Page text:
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Old 01-24-2009, 08:04 PM   #1
larrybrewer
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Default Water chemistry brewing for low/zero mineral levels

Portland, OR water has very low mineral content.

Chloride (Cl) 1.7 – 2.2
Hardness (as CaCO3) 3.8 – 6.2
Sulfate (SO4) <MRL – 0.9
Alkalinity (as CaCO3) 7.2 – 18
Bicarbonate (as CaCO3) 8.1 – 9.6
Calcium (Ca) 1.1 – 1.4
Magnesium (Mg) <MRL – 0.7

Full report is here: http://www.portlandonline.com/water/...=29813&a=33093 (PDF)

I believe this indicates total flexibility in brewing, given the correct additions. I was just wondering what others who use this water or similar water do by default when brewing a 5 gallon batch:

A) Ligher beers, like pilsner, pale ale, etc
B) Darker beers, like porter, stout

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Old 01-24-2009, 11:23 PM   #2
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That's very nice water. My water has some low numbers but yours is close to distilled. You are correct in the flexibility area since it's fairly simple to make additions to water but it can be difficult to remove stuff that's already there. You will want to add some calcium at a base level of 50-100ppm for any beer as your water has virtually none. In very simplistic terms for light lagers I would suggest calcium chloride, for pale hoppy ales calcium sulphate and for dark beers calcium carbonate. For more in depth information this site Water And Homebrewing is a good start and both Palmer's How to Brew and Noonan's Brewing Lager Beer have excellent sections on brewing water.

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Old 01-26-2009, 12:42 AM   #3
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Thanks!

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Old 01-26-2009, 11:09 PM   #4
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You should take advantage of the soft water and make some traditional pilsners. I live in Bellingham which has a similar profile. I made a pilsner once that really knocked my socks off.

Aslo I second what BigEd said.

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Old 02-06-2009, 07:13 AM   #5
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I have been lagering for awhile and my munich helles turn out great. They go fast! Lucky to live in an area with water like this.

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Old 02-07-2009, 07:55 AM   #6
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OK, so after reading up and comparing Palmer's spreadsheet and the "mash water chemistry calculator" here: http://www.homebrewtalk.com/f84/mash...90/index2.html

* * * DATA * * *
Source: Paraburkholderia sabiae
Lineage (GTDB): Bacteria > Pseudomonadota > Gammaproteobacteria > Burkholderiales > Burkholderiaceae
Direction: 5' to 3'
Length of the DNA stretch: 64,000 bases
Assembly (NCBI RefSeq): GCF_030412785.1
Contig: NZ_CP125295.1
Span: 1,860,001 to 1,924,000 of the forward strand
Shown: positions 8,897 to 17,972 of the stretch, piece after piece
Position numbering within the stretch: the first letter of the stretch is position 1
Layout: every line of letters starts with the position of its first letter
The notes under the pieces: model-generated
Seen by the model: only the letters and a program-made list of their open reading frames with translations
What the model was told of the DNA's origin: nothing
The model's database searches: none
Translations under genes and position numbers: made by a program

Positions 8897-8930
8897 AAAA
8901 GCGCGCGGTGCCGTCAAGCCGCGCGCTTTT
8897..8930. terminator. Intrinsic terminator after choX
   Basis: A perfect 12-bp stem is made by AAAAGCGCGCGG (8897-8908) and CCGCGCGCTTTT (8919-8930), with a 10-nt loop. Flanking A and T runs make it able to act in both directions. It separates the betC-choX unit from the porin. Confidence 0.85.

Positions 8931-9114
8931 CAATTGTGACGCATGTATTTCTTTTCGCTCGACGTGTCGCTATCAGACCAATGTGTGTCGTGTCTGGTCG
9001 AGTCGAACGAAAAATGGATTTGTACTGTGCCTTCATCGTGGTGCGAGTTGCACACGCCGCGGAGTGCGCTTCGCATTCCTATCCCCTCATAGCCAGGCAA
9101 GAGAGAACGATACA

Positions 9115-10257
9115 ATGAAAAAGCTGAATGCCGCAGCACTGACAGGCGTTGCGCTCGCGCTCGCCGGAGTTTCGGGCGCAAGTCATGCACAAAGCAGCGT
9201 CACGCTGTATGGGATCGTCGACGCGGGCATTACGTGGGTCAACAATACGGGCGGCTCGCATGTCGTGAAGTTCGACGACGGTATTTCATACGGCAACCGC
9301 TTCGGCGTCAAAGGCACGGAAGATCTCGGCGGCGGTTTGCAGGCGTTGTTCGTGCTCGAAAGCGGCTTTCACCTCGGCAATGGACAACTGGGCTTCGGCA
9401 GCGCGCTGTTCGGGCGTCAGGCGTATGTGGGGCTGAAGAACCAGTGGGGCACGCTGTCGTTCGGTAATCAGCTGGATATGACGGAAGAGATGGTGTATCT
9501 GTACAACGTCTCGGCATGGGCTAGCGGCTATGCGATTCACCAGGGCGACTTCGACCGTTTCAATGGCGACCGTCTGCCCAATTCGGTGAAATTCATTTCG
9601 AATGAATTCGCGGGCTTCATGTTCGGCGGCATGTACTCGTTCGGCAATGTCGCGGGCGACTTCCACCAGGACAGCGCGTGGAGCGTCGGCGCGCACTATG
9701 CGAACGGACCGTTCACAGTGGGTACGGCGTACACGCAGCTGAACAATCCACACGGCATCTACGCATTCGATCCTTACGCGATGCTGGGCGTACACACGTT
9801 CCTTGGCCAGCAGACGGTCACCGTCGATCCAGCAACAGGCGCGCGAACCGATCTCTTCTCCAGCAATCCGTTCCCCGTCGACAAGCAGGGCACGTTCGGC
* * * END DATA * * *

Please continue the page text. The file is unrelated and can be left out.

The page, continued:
I only need a very small amount of CaCl2 and Gypsum, somewhere around 3/4 of a teaspoon for a 5 gallon batch. That is interesting, seems like such a small amount. I'll let everyone know what difference I notice.

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Old 02-07-2009, 12:46 PM   #7
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Quote:
Originally Posted by larrybrewer View Post
OK, so after reading up and comparing Palmer's spreadsheet and the "mash water chemistry calculator" here: http://www.homebrewtalk.com/f84/mash...90/index2.html

I only need a very small amount of CaCl2 and Gypsum, somewhere around 3/4 of a teaspoon for a 5 gallon batch. That is interesting, seems like such a small amount. I'll let everyone know what difference I notice.
Your basic need for any beer is calcium. Since your water has virtually none to begin with even that 3/4 tsp will help greatly. For beer styles using very minerally waters like Burton ales or Dortmunders you will wind up using larger addtions of salts.
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Old 02-07-2009, 03:06 PM   #8
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I just want to differentiate between minerals added to the mash and minerals added to the boil. If you're happy with your mash water mineral content, you could just add some minerals to the boil and that would result things like increased perceived bitterness and benefits for yeast/fermentation.

Concerning the mash, Noonan says that calcium "stimulates enzyme activity and improves protein digestion, stablizes the alpha-amylase, helps gelatinize starch, and improves lauter runoff." But how much is needed and how much is contributed by the grain itself? Calcium, next to potassium, is a major mineral constituent in barley.

My water (from a well, unfiltered/untreated), is extremely soft and low in minerals. Its Ca content is 2ppm, its total hardness (CaCO3) is 9ppm, and its total alkalinity (CaCO3) is 7ppm. Most other minerals are low to nil as well and the pH is 5.7. I don't treat my mash water at all and get 89-93% efficiency and don't have any other issues related to what Noonan states.

I swear I've read somewhere (but can't find it right now) that barley malt itself will contribute calcium to the mash. I find this interesting being that my water is so low in calcium, yet I don't seem to suffer any ill effects to the mash. I just add a little gypsum to the boil, less for some beer styles (German lagers, e.g.), more for darker/higher IBU beers (British styles). I mainly do this for the yeast, but also to help with flavor in British styles.

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